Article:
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cpap - dental questions
This only applies to full face masks, I_want_my_sleep_back and Liam. Nasal masks and pillows have no effect on the mouth because the air from the mask does not circulate much in the mouth unless you use a full face mask (or hybrid) and mouth breath. Moreover, the act of clamping the jaw shut to avoid air escaping through the mouth causes more saliva production, which in turn causes you to swallow more (one reason why people suffer from air bloating in the early phases of getting used to CPAP). It is the pressure of the jaws holding shut and often thrusting the lower jaw forward that is causing sir sleeps a lot's main problem, plus the mask adjustment and perhaps some problems with the fit. I would suggest getting nasal pillows and perhaps looking into a mouth guard.

Distilled water vapour under mild pressure won't do much to your teeth by itself, since the air is moving all the time and being refreshed, so it can't "steal" calcium in any significant amount. And the pressure isn't high at all - you couldn't blow up a balloon with it. I suggest, Liam, that there are other reasons besides water vapour and pressure for your teeth problems, either completely independent of your using CPAP or due to your teeth grinding or other reactions to the mask usage itself. If you want to test the theory on distilled water, try simply using the CPAP without the humidifier for a few days and see if that makes a difference (besides the raw throat you will have in the morning) - I would bet that you won't see a significant bettering of your teeth. However, if you can stop being a mouth breather and switch to a nasal pillow, I highly recommend it - you oxygenate better breathing through your nose, it is healthier for you.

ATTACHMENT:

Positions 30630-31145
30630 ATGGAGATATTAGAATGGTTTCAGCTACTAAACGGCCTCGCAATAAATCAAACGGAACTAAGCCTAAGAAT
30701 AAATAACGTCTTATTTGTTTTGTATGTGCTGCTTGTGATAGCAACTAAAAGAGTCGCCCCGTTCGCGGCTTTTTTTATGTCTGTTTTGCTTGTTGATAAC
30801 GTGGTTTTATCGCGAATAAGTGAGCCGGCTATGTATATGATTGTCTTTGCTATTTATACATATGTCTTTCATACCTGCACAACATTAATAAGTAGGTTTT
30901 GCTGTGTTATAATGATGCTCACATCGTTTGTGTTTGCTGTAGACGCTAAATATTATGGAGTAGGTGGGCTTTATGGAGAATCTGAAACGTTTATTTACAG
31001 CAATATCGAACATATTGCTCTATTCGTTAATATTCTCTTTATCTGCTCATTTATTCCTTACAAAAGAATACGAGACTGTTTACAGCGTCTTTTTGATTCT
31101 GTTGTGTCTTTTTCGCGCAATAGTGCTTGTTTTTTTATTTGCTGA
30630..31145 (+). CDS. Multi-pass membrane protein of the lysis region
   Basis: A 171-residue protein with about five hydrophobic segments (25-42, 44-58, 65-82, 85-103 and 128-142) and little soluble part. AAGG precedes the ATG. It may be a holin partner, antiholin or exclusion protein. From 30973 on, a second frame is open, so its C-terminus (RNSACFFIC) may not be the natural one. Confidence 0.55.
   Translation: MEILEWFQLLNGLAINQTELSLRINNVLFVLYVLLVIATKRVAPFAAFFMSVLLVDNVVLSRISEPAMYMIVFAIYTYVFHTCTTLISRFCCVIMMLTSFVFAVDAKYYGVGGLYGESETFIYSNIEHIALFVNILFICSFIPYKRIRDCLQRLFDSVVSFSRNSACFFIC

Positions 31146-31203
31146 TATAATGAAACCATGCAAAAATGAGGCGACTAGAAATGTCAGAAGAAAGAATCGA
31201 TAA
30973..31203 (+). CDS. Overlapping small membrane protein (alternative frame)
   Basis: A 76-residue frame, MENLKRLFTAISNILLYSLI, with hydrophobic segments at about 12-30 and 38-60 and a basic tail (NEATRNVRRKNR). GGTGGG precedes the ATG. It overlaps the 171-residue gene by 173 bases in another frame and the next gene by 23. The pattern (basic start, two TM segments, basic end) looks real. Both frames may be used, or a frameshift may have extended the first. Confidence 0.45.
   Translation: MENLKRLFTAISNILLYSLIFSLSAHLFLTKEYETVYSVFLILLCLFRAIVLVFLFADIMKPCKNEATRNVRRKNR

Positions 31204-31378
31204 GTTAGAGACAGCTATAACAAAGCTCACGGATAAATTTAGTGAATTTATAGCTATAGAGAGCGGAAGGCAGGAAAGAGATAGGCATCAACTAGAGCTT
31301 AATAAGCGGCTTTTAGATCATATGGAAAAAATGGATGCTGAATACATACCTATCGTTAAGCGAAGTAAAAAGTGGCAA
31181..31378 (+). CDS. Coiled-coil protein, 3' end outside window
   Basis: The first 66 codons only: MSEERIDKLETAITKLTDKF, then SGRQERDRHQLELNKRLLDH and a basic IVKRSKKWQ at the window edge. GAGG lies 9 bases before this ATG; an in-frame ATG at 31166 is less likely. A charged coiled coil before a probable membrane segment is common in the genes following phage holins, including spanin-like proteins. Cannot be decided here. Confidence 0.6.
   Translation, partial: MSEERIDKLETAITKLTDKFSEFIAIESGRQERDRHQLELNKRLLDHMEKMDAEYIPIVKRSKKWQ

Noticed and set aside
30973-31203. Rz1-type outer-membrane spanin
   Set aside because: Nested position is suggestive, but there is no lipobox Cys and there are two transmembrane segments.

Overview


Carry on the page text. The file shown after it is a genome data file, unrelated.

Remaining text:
NEVER give up the CPAP for a better smile - a corpse has no use for a smile, good or otherwise.
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(01-06-2014, 12:44 AM)Liam Wrote: If i cannot get myself to learning to breath with a nasal mask i won't be able to do cpap at the expense of my smile. It's really unfortunate because cpap is definitely really positive for your health besides the teeth i think.

If I had a choice, I would be using CPAP every time I slept and find a way to use a nasal mask or nasal pillows. In the meantime, I would do whatever is necessary to preserve your teeth.

For me, I would NOT put my smile before CPAP because the alternative without CPAP means you may wake up dead or with such terrible health problems like heart issues and more.
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Hi Liam, WELCOME! to the forum.!
I would try like anything to get CPAP therapy to work for you.
Hopefully you can find a solution for your teeth and get the best of both worlds.
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I don't think so CPAP will be painful as it is helpful for the patients to breathe in. I have braces in my teeth and i know the pain of having the braces.CPAP will not affect the teeth.
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(01-06-2014, 06:45 AM)DocWils Wrote: NEVER give up the CPAP for a better smile - a corpse has no use for a smile, good or otherwise.

Couldn't have said it any better! Smile
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